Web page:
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TThe term 'sporting cathedral' is perfectly fitting of Durban’s Moses Mabhida Stadium. The stadium was rebuilt and renamed for the 2010 FIFA World Cup™. Its classic design, which incorporates elements of the national flag, has made it one of the country's favourite sports stadiums.
The feature that stands out most at the Moses Mabhida Stadium is its grand arch. At 350m long and 106m high, the arch is symbolic of a diverse nation unified in its love of sport. The two legs of the arch on the southern side of the stadium join together on the northern side, representing a once-divided people now unified.
This Durban sports stadium was built at a cost of around R3.4-billion, across the road from the rugby stadium most popularly known as Kings Park home of the Sharks. It has been widely acclaimed as an architectural masterpiece and has already achieved iconic status.
AA high-tech sky car whisks visitors up the soaring grand arch to a viewing platform at its peak, to soak up 360° views of the seafront and the city. There's also a 500-stair adventure walk up the arch which is sure to get football fans' hearts pumping.
If your heart, lungs and nerve are up to it, then tackle the Big Rush Big Swing − not only the world's only stadium swing, but also the biggest swing of any kind anywhere. It's even in the the Guinness Book of Records. Leap into space 106 m above the pitch and swing out in a mighty 220m arc under the iconic arch.
The 70 000-seat 2010 FIFA World Cup™ stadium hosted seven matches during the 2010 FIFA World Cup™, including the semi-final between Spain and Germany.
In January 2011, the stadium hosted a T20 cricket match between South Africa and India, which was attended by some 54 000 people, a record for a cricket match in Africa. The stadium also hosts live music concerts, festivals and other events.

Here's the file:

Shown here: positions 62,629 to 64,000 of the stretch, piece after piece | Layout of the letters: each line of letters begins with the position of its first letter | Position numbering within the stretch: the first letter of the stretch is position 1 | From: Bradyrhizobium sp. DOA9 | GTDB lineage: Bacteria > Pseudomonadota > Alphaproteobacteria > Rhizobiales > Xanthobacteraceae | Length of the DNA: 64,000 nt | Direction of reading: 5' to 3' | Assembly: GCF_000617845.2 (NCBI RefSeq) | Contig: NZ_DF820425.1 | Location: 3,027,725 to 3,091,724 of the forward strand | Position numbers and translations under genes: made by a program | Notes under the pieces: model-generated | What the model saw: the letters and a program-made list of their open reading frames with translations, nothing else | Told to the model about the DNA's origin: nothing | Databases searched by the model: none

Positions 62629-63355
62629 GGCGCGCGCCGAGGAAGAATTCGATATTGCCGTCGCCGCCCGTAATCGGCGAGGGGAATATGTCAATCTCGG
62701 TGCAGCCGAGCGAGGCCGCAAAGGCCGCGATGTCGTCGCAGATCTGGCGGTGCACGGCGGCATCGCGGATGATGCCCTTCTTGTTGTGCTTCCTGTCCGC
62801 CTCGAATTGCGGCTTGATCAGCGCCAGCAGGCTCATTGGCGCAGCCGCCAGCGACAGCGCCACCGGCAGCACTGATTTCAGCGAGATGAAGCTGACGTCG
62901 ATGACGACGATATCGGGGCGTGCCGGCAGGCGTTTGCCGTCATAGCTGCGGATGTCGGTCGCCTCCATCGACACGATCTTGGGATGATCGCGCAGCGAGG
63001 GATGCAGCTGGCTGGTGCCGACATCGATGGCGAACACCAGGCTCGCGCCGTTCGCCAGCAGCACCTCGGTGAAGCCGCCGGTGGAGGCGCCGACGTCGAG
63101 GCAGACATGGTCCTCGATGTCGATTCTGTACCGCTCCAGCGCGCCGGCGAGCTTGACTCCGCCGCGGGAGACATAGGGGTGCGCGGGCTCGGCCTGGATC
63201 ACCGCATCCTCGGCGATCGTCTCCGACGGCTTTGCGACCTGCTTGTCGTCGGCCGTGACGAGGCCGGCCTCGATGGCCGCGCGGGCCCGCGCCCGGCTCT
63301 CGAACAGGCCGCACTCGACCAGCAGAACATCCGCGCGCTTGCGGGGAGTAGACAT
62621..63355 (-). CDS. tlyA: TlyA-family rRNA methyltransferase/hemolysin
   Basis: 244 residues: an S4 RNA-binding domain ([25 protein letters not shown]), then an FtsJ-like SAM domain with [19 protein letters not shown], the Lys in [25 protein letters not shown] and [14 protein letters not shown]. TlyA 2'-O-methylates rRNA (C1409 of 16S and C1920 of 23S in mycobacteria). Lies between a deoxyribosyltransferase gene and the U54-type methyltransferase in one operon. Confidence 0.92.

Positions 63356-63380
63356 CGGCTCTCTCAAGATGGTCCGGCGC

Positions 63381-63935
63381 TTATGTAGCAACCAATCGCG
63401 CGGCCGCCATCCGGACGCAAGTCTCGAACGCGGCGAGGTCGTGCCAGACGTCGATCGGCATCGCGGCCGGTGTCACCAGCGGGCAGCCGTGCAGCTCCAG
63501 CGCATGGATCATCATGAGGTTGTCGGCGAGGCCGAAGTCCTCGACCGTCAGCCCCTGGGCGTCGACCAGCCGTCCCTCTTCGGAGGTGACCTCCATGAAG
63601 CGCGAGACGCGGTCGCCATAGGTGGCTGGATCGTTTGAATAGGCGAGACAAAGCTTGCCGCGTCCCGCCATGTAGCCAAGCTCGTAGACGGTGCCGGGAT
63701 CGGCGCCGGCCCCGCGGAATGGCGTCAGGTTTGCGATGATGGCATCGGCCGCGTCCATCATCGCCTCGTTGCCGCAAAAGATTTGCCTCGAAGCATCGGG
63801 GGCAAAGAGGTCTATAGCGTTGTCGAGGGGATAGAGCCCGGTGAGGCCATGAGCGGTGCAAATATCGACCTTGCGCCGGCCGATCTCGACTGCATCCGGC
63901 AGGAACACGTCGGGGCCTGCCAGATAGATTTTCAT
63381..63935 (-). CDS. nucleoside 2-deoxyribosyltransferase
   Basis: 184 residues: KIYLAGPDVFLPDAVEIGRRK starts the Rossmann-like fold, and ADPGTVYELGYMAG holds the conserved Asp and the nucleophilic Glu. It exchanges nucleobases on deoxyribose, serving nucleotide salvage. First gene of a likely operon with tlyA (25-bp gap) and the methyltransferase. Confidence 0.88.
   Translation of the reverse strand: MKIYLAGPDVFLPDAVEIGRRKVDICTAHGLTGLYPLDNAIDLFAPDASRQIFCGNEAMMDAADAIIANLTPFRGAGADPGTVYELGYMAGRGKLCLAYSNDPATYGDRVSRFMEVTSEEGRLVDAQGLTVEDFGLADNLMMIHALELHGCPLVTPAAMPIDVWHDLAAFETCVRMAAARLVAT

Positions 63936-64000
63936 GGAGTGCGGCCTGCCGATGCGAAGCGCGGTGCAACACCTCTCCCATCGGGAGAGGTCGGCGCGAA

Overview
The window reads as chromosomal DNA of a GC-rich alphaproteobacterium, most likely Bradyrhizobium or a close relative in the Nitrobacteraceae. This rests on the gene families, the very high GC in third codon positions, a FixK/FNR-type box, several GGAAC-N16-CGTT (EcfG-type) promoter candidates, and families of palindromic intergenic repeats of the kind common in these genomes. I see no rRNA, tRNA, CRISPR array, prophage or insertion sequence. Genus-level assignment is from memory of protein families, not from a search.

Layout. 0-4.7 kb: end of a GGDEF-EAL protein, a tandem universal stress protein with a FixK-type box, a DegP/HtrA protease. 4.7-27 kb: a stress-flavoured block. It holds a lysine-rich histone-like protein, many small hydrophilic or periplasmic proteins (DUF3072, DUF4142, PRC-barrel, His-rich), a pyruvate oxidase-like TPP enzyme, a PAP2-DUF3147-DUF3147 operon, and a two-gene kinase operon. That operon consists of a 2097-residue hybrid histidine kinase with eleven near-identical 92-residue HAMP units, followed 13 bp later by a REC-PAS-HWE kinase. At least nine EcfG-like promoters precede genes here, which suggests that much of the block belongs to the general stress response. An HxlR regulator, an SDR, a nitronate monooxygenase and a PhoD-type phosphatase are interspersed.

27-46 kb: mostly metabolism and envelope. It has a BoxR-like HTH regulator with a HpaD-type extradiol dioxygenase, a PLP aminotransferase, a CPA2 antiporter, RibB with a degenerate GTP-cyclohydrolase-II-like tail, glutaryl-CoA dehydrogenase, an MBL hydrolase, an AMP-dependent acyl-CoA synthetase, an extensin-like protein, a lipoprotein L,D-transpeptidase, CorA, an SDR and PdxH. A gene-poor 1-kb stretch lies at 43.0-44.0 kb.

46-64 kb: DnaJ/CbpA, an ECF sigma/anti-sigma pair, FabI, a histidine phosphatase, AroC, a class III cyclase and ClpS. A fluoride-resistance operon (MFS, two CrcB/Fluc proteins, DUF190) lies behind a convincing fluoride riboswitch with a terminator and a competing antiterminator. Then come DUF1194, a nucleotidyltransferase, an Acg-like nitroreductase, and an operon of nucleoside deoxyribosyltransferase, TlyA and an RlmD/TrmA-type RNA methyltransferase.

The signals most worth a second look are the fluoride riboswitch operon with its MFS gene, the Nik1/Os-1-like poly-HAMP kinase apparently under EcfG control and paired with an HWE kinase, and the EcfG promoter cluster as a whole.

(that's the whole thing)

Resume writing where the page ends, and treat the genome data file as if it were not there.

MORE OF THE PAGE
Named after a stalwart of the armed struggle against apartheid, it is estimated that the creation of the Moses Mabhida Stadium injected some R155-billion directly and indirectly into the Durban region, creating an impressive 14 000 jobs which have positively impacted on low-income households.
A lively new urban recreation district with sports stores, a gym, a high performance medical and training sports facility, restaurants, cocktail lounge and children's play area is adjacent to the stadium, and has become a popular destination for locals and tourists.
TTravel tips & planning info
Who to contact
Moses Mabhida Stadium
Tel: 031 322 9955
How to get there
The King Shaka International Airport is located 60km north of the city. The N2 freeway takes you from the airport to the city. National routes from other major cities to Durban are the N2 or N3.
Best time to visit
The winter months in Durban, between April and October, offer the most comfortable day temperatures, which are between 20 and 25° Celsius. Summer can be hot, humid and very sticky.
Things to do
In Durban, you're in the heart of the Zulu Kingdom, so experience Zulu culture at various villages in the Valley of 1 000 Hills, a pleasant hour's drive from Durban. The nearby Drakensberg region is a World Heritage Site on two counts – culture (thanks to San rock art) and nature. There are spectacular views and a variety of physical activities to tackle, such as hiking and fishing. Up the north coast lies another World Heritage Site, iSimangaliso Wetland Park, which offers superb diving.
What to pack
The weather in Durban can get extremely hot in the summer so if you’re visiting from November to February pack sunscreen and a hat.
Where to stay
Durban is one of South Africa’s most popular seaside destinations with many resorts, not only in Durban itself, but also all along the coast north and south of the city. Durban boasts a full range of accommodation options, from five-star hotels to friendly B&Bs.
What to eat
Indian food is highly recommended, along with a speciality that originated in in Durban, the bunny-chow (a hollowed-out half-loaf of bread filled with curry).